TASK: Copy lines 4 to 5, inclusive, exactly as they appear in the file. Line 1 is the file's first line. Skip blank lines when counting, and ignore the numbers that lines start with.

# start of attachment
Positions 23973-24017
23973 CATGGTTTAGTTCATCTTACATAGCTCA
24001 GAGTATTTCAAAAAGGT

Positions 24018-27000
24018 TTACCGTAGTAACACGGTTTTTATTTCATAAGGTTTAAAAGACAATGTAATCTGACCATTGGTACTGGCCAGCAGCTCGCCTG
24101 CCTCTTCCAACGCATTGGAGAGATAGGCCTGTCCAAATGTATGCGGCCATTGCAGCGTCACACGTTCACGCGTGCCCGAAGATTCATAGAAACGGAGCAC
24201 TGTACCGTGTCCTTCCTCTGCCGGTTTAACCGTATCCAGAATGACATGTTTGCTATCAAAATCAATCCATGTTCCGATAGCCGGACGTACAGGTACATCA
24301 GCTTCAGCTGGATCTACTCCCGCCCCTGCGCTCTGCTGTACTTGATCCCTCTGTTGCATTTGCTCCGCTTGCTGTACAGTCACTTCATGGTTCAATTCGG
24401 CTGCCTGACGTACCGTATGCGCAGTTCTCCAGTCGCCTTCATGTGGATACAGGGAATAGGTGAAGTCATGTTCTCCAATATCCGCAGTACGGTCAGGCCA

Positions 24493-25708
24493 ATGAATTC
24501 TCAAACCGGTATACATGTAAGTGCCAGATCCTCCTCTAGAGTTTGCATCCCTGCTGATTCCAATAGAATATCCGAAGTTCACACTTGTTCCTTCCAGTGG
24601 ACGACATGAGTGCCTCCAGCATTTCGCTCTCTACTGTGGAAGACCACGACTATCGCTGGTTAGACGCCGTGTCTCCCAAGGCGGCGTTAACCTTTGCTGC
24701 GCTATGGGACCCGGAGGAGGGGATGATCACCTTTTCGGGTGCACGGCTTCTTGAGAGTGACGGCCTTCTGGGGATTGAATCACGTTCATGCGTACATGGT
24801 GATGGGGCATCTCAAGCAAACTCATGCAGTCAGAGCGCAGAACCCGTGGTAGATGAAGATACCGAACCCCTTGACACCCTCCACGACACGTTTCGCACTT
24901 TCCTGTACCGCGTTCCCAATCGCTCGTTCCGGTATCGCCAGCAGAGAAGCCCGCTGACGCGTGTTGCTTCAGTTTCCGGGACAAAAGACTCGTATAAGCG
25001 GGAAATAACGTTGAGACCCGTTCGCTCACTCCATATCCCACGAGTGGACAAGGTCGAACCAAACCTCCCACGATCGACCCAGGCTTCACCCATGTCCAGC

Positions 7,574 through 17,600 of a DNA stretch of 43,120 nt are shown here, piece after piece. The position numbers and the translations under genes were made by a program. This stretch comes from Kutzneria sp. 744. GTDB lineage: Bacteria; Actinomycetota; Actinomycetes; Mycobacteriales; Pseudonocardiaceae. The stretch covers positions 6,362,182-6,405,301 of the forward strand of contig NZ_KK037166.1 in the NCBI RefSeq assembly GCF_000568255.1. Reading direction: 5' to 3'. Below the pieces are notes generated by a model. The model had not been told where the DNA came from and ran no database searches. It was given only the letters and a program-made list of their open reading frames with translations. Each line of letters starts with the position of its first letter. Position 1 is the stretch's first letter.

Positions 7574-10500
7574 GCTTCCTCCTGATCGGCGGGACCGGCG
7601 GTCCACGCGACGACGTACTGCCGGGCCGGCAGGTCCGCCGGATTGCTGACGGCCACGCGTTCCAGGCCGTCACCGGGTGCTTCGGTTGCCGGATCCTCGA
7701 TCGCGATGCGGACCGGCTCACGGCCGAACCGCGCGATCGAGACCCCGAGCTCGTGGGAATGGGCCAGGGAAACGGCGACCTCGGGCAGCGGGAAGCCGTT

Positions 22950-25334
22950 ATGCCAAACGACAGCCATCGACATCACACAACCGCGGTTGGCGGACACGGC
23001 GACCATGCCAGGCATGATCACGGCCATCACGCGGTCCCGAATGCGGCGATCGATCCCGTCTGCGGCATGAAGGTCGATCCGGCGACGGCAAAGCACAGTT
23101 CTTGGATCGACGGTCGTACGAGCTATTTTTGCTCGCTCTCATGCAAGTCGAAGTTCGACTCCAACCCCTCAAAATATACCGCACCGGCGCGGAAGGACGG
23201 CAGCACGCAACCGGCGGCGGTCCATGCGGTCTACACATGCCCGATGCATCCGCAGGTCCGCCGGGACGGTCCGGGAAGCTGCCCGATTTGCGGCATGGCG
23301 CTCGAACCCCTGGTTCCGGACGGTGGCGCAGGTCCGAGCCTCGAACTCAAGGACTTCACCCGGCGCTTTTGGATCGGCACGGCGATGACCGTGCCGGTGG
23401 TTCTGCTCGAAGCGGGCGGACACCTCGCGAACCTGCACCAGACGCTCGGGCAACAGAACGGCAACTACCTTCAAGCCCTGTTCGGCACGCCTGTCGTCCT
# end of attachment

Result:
Positions 24018-27000
24018 TTACCGTAGTAACACGGTTTTTATTTCATAAGGTTTAAAAGACAATGTAATCTGACCATTGGTACTGGCCAGCAGCTCGCCTG